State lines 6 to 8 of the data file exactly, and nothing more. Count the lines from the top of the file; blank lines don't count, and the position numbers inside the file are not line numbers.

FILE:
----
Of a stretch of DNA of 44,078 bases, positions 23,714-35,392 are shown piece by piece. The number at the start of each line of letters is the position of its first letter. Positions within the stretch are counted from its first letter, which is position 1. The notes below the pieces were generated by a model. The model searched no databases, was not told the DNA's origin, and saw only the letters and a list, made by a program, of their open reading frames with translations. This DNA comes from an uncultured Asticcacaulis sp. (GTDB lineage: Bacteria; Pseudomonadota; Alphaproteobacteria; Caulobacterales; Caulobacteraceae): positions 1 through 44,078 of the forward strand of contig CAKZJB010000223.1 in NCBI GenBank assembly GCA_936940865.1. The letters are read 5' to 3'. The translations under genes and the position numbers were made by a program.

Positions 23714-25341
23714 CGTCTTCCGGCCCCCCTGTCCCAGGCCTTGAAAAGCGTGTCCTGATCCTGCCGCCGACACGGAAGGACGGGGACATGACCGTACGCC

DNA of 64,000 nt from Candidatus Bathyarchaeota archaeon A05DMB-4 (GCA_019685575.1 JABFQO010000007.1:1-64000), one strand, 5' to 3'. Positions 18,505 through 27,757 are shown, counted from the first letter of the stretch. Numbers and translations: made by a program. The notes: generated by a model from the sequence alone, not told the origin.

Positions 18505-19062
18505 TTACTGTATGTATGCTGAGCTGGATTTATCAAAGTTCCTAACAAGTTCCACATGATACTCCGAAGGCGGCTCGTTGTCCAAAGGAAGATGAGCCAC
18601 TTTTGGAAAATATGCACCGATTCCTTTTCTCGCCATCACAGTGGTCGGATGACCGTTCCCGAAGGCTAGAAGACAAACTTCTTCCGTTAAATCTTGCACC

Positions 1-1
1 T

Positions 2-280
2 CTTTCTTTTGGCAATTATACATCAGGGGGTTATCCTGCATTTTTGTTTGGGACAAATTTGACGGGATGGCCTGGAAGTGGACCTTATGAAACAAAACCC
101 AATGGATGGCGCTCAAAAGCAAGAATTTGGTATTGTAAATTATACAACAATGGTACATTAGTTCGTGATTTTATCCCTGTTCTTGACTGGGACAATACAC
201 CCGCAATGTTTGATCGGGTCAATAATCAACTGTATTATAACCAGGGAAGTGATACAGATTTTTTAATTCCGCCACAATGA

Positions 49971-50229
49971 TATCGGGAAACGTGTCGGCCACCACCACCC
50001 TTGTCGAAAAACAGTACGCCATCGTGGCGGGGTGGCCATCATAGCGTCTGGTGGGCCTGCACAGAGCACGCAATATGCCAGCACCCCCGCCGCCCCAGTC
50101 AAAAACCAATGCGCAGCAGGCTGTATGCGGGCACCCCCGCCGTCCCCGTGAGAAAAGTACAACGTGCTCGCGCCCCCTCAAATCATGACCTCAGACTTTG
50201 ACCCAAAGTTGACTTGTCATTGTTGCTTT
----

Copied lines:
18505 TTACTGTATGTATGCTGAGCTGGATTTATCAAAGTTCCTAACAAGTTCCACATGATACTCCGAAGGCGGCTCGTTGTCCAAAGGAAGATGAGCCAC
18601 TTTTGGAAAATATGCACCGATTCCTTTTCTCGCCATCACAGTGGTCGGATGACCGTTCCCGAAGGCTAGAAGACAAACTTCTTCCGTTAAATCTTGCACC

Positions 1-1